Search Content | Science News

ADVERTISEMENT

MISSION CRITICAL

Support credible science journalism.

Subscribe to Science News today.

Search Content

E.g., 11/20/2017
E.g., 11/20/2017
Your search has returned 85 images:
  • Kircher's map of Earth's core
  • Oliver Sacks
Your search has returned 118 articles:
  • Exhibit

    A new map exhibit documents evolving views of Earth’s interior

    Much of what happens on the Earth’s surface is connected to activity far below. “Beneath Our Feet,” a temporary exhibit at the Norman B. Leventhal Map Center in the Boston Public Library, explores the ways people have envisioned, explored and exploited what lies underground.

    “We’re trying to visualize those places that humans don’t naturally go to,” says associate curator Stephanie Cyr...

    11/19/2017 - 07:00 History of Science, Earth
  • Editor's Note

    In science, some big risks are worth the rewards

    At the end of my previous Editor’s Note (SN: 11/11/17, p. 2), I wrote about one of the great discoveries of the 1920s. By studying distant nebulae, Edwin Hubble found that our galaxy is not alone in the universe. Instead, it is one of an amazing multitude of “island universes.” When I wrote those words, I had no idea that just a couple of weeks later, I would get to visit the impressive...

    11/15/2017 - 13:18 Science & Society, History of Science, Astronomy
  • Context

    An American astronomical evangelist coined the phrase ‘island universe’

    No other science engages human curiosity like astronomy. From antiquity onward, attempts to comprehend the architecture of the cosmos have commanded a substantial fraction of humankind’s mental budget for intellectual endeavor. Only in the last century, though, have astronomers grasped the structure of the cosmos accurately. Just a hundred years ago, a great debate raged about the fuzzy...

    10/13/2017 - 07:00 History of Science
  • Reviews & Previews

    New book offers a peek into the mind of Oliver Sacks

    The River of ConsciousnessOliver SacksKnopf, $27

    The experience of reading the essays that make up The River of Consciousness is very much like peering into an ever-changing stream. Pebbles shift as the water courses by, revealing unexpected facets below.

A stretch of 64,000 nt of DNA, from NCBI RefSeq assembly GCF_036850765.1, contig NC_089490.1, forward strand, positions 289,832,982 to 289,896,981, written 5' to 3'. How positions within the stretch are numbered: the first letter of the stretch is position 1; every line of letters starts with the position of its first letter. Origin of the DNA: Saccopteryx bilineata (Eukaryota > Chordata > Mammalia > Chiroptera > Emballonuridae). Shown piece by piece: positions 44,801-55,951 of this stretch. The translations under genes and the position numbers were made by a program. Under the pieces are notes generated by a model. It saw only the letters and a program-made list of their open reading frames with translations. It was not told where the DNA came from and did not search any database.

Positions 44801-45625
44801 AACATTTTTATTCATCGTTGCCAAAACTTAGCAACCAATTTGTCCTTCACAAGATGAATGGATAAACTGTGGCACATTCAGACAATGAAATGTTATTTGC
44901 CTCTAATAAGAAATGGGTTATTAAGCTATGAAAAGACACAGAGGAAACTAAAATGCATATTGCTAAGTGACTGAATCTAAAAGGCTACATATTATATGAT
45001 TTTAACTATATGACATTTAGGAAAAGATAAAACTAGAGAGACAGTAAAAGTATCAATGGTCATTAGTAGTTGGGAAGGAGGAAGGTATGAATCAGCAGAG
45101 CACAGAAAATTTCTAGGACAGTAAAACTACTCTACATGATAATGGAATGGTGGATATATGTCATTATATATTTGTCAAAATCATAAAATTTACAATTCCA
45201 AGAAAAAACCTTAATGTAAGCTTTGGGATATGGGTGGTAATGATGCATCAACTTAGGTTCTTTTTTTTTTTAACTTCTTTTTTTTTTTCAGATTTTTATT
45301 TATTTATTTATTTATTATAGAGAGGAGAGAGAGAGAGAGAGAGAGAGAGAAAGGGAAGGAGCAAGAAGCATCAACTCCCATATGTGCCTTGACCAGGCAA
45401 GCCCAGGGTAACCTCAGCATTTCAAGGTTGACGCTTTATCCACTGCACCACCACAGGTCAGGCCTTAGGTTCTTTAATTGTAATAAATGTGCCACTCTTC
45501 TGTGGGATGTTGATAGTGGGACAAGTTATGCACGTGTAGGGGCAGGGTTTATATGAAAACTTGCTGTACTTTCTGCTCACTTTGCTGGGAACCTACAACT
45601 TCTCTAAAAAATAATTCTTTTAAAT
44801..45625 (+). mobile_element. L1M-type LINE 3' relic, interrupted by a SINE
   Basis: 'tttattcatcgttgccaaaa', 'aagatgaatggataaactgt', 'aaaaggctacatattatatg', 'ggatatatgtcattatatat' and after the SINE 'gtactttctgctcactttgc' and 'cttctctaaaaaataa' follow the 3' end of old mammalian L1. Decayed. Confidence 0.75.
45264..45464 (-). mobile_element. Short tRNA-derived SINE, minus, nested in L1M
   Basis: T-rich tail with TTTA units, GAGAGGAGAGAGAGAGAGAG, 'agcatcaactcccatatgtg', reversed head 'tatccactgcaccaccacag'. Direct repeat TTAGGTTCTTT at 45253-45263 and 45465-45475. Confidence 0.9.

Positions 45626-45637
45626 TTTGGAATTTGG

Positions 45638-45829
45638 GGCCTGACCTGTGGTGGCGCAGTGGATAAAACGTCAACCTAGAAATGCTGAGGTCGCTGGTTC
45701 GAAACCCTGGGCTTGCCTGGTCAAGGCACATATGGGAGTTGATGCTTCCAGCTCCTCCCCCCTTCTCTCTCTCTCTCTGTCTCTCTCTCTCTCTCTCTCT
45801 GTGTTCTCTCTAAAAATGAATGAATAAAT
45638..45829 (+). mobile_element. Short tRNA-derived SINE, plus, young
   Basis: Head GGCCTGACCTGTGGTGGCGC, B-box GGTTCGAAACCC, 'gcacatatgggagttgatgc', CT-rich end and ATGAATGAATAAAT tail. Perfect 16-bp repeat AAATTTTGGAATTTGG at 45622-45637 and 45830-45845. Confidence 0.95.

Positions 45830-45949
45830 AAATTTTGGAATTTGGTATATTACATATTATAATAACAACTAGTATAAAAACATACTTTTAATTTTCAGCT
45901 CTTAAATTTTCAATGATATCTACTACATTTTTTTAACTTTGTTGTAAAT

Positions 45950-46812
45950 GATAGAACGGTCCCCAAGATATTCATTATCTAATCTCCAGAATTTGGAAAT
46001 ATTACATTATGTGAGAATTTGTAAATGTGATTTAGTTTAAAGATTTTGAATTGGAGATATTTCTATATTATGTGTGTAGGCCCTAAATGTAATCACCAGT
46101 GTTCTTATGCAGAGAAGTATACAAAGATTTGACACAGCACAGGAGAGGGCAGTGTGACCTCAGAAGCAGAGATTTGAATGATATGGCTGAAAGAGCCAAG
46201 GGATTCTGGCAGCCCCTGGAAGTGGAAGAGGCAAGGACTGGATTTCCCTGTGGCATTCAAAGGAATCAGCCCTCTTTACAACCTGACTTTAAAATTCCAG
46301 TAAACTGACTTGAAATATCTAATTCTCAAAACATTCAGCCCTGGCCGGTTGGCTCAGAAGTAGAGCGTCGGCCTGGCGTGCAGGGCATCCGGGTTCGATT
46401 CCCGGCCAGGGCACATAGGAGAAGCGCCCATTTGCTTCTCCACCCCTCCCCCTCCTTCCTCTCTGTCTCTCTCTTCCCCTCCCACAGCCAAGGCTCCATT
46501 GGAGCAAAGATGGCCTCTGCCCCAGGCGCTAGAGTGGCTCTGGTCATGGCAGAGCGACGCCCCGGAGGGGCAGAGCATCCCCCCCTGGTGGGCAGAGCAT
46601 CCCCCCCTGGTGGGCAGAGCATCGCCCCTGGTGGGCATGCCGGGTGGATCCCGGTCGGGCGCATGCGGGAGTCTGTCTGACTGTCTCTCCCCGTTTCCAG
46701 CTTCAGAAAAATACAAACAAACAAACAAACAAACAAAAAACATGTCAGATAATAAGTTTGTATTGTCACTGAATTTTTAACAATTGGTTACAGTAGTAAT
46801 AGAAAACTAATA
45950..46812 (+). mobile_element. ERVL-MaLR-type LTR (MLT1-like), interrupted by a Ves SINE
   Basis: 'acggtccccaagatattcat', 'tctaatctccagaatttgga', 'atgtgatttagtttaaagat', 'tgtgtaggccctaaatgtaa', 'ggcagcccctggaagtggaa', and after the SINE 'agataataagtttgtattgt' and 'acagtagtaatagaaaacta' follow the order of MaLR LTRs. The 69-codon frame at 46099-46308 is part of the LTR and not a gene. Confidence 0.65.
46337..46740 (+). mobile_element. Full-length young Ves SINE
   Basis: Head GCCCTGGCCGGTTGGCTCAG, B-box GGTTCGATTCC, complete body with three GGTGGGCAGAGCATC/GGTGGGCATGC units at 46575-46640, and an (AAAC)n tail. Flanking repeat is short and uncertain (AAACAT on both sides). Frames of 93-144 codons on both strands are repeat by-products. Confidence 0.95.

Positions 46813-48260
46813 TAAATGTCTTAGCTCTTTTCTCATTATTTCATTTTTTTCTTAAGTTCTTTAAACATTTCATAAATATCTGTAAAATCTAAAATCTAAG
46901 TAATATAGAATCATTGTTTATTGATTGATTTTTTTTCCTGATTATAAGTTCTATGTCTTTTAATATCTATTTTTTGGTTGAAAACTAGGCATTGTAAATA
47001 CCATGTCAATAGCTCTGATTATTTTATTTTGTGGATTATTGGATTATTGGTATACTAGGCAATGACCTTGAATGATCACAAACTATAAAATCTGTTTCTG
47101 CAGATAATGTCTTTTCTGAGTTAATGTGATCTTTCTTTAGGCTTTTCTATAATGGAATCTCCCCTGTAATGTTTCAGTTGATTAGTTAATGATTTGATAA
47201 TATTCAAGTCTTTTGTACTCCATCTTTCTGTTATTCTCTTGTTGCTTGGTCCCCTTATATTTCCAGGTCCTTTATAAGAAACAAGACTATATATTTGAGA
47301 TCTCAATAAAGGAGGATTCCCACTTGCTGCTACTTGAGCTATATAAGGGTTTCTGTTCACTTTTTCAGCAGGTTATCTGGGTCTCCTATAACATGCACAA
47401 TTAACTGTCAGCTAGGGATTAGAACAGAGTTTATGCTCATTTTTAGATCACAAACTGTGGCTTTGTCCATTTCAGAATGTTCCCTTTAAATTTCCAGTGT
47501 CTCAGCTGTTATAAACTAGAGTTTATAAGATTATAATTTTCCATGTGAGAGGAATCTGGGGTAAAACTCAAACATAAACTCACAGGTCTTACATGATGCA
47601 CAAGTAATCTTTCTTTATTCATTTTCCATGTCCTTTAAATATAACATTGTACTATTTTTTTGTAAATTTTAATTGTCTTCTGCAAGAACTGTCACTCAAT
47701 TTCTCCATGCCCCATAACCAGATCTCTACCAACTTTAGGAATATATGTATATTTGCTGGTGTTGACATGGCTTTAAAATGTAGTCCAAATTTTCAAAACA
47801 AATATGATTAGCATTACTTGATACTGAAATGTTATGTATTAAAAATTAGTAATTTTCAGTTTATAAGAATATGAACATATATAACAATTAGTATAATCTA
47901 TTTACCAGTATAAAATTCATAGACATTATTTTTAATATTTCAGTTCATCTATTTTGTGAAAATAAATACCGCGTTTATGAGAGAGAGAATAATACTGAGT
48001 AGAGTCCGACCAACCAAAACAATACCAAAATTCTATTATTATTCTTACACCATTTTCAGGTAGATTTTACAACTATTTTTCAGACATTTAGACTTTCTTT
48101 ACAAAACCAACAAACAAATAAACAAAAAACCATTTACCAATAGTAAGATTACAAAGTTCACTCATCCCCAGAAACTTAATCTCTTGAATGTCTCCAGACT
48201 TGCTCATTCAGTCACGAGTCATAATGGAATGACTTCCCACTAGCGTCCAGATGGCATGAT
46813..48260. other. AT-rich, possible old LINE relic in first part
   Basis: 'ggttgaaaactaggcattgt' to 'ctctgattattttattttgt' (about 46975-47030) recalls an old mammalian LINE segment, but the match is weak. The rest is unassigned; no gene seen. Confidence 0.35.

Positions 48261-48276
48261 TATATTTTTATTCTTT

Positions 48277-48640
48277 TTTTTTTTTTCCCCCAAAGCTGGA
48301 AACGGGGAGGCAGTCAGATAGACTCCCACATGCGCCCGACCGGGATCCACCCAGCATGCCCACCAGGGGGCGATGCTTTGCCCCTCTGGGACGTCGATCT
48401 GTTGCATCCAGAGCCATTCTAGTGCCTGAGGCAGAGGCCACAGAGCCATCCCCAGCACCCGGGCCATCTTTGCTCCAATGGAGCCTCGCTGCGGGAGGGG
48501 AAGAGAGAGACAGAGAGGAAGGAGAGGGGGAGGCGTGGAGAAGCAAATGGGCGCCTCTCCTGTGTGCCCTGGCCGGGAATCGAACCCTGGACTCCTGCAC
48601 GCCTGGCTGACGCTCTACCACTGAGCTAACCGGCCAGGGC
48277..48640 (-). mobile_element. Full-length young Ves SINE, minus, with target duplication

The essays, by neurologist Oliver Sacks and arranged into an anthology two weeks before his death in 2015, meander through such...

    10/06/2017 - 09:00 Neuroscience, History of Science, Human Evolution
  • Editor's Note

    Success in science depends on luck, plus much more

    Like anything else in life, there is a lot of luck in scientific success. Astronomers searching for new worlds have to pick the right sections of sky. Biologists cross their fingers that their cell lines will survive long enough for an experiment. Two paleontologists are excavating at a field site in Montana — both skilled, both committed. One turns up a T. rex skeleton; the other, nothing but...

    10/04/2017 - 13:43 Science & Society, History of Science, Human Evolution
  • Reviews & Previews

    North America’s largest recorded earthquake helped confirm plate tectonics

    The Great QuakeHenry FountainCrown, $28

    In the early evening of March 27, 1964, a magnitude 9.2 earthquake roiled Alaska. For nearly five minutes, the ground shuddered violently in what was, and still is, the second biggest temblor in recorded history.

    Across the southern part of the state, land cracked and split, lifting some areas nearly 12 meters — about as high as a telephone...

    09/03/2017 - 08:00 Earth, History of Science
  • News in Brief

    Star that exploded in 1437 tracked to its current position

    Some stars erupt like clockwork. Astronomers have tracked down a star that Korean astronomers saw explode nearly 600 years ago and confirmed that it has had more outbursts since. The finding suggests that what were thought to be three different stellar objects actually came from the same object at different times, offering new clues to the life cycles of stars.

    On March 11, 1437, Korean...

    08/30/2017 - 13:00 Astronomy, History of Science
  • Reviews & Previews

    How science has fed stereotypes about women

    InferiorAngela SainiBeacon Press, $25.95

    Early in Inferior, science writer Angela Saini recalls a man cornering her after a signing for her book Geek Nation, on science in India. “Where are all the women scientists?” he asked, then answered his own question. “Women just aren’t as good at science as men are. They’ve been shown to be less intelligent.”

    Saini fought back with a few...

    08/29/2017 - 11:00 History of Science, Science & Society
  • Reviews & Previews

    ‘Darwin’s Backyard’ chronicles naturalist’s homespun experiments

    Darwin’s Backyard James T. CostaW.W. Norton & Co., $27.95

    The story of how Charles Darwin’s trip around the world on the HMS Beagle inspired his ideas about evolution is well-known. Less familiar, however, may be the decades of detailed research that he conducted after that 1830s voyage. As biologist James Costa chronicles in Darwin’s Backyard, many of those studies took place at...

    08/24/2017 - 10:00 Evolution, History of Science
  • Context

    Eclipses show wrong physics can give right results

    Every few years, for a handful of minutes or so, science shines while the sun goes dark.

    A total eclipse of the sun is, for those who witness it, something like a religious experience. For those who understand it, it is symbolic of science’s triumph over mythology as a way to understand the heavens.

    In ancient Greece, the pioneer philosophers realized that eclipses illustrate how...

    08/17/2017 - 15:30 Astronomy, History of Science